Dental Plan Basics: Knowing Which Plan to Choose
Which Dental Plan Do You Need?
For most consumers in the United States, dental insurance is an integral part of a well-balanced health care plan. Dental plans usually rank second only to medical insurance. But with all the dental plans are available today, how can you know which one will be the best for you and your family?
There are many questions to ask yourself before choosing a plan, such as:
- What type of routine dental care does the plan cover?
- What major dental care/services does the plan cover?
- Does the plan cover diagnostic and preventive services?
- What limitations will the policy place on pre-existing conditions, such as cracked/broken teeth or existing prostheses?
- Is there a waiting period before major dental treatments?
- Will I have a choice of treatment, or does the plan require the least expensive treatment?
- And so many more!
If you are looking for the right dental plan but unsure where to begin, browse through our guide of helpful dental plan basics. You don’t have to be an insurance expert to make an informed and confident decision!
1. Identify Your Needs
Your age and family history play a significant role in the type of oral health challenges you and your family may face.
Of all the age groups, people that fall within this range typically experience the fewest oral health issues. Many people find that taking a preventive approach to their oral health is sufficient for meeting their individual needs. Therefore, they choose a dental plan that covers basic cleanings and regular checkups
This age group is also most likely to have a family or to consider starting one soon. If you have children, you will benefit from a plan that helps children learn healthy oral habits.
In mid-life, restorative operations, such as root canals, replacement fillings, and crowns become more necessary. To get the most from your dental plan, consider choosing a plan that will simplify the management of your oral healthcare. It should provide access to a network of expert resources and offer choices to help address any oral health complications.
Also, compare plans and consider those that offer lower deductibles and higher annual maximums. This will help ensure you receive the very best care available.
As you near retirement, you are more likely than ever to experience more serious and/or chronic conditions. The plan you choose should offer assistance with managing the expenses associated with more problematic conditions, such as gum disease and decay. Dry mouth associated with medications and some chronic conditions is another common issue among people in this age group.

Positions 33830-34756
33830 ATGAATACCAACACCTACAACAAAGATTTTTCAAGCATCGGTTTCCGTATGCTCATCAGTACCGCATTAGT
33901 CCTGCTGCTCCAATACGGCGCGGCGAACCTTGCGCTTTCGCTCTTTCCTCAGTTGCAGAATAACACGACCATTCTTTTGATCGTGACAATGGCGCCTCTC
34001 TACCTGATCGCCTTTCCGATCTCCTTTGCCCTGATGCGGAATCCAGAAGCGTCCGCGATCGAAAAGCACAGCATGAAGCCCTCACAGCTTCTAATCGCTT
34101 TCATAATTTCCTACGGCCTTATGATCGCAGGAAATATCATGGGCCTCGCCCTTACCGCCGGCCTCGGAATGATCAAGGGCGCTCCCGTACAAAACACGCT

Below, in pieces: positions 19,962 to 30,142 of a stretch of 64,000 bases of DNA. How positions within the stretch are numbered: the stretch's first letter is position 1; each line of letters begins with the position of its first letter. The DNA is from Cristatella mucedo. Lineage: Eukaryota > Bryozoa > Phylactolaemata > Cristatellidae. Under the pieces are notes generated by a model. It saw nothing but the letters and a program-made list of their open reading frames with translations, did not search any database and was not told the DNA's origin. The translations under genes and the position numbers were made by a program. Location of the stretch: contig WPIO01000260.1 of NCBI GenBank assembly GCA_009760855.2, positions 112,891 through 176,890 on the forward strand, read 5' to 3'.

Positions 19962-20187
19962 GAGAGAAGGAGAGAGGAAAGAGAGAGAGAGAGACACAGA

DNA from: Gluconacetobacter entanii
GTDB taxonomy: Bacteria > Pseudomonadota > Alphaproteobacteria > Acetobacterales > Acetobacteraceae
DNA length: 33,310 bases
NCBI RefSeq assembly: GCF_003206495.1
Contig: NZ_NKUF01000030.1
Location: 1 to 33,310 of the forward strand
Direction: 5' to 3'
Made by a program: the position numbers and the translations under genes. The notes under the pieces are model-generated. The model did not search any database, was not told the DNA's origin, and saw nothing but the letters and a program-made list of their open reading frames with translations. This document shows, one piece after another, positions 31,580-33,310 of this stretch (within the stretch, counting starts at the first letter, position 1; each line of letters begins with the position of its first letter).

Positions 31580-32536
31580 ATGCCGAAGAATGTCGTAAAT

2. Know Your Options
Once you’ve identified your needs, find out what dental plans are available in your area. Don’t pick the first policy you come across. Take the time to compare several dental policies. This will help you get the best value for your money. You’ll also have the assurance of knowing you will receive the best possible care.
3. Plan Evaluation
There are many factors that will affect which dental plan you choose, such as:
Never sign on with a carrier until you have verified all basic dental services the plan will cover. This should include: regular 6-month cleanings, gum disease, x-rays, in-depth checkups, and tooth decay treatments. The latter includes root canals, tooth scaling, and dental fillings.
Typically, dentists who partake in networks accept fees that fall substantially below retail. Also, the larger the network, the more likely it is your dentist is a participant.
Base your decision on more than just the expected monthly premium. A quality plan should also encourage customers to maintain their oral health care. It should encourage preventative care with basic cleanings and checkups. These practices help to reduce the long-term cost of dental services. In addition, they could have a substantial long-term impact on your overall health and related health care fees.
Costs to consider:
- Monthly premium – the cost you will pay monthly for your insurance.
- Deductible – most insured individuals will be required to meet their minimum deductible each year before their insurance will begin to cover the cost of their dental care. On average, annual deductibles range from $25-$50 per covered individual.
- Maximum annual limit – most carriers cap the amount of possible reimbursement in a year. This amount is usually $1,000-$1,500 per year.
As a customer, you need to feel confident the plan will take care of you. The best way to validate a carrier’s reputation is to research certain service statistics. This could include how quickly they answer their telephones, how quickly they pay claims, and their efficiency at solving customer problems.
The U.S. Surgeon General’s office acknowledges a link between periodontal disease and the health care fees for certain medical conditions. If you have health conditions that call for additional dental care, many carriers can add certain benefits to your plan for little to no increase in premium. This could apply to pregnant women and/or individuals who have diabetes, weakened immune systems, cardiac issues, a high risk of oral cancer, and several other systemic syndromes.
4. Make Your Family’s Oral Health a Priority
Regardless of which dental insurance carrier you choose, make your family’s oral health a top priority. It is a choice you will never regret.
People with dental coverage tend to maintain better lifelong dental habits than those without insurance. For example, they brush twice daily with a fluoride toothpaste, floss daily, and make regular visits to the dentist. Children who learn healthy dental habits at an early age are much more likely to maintain these habits throughout the course of their adult life.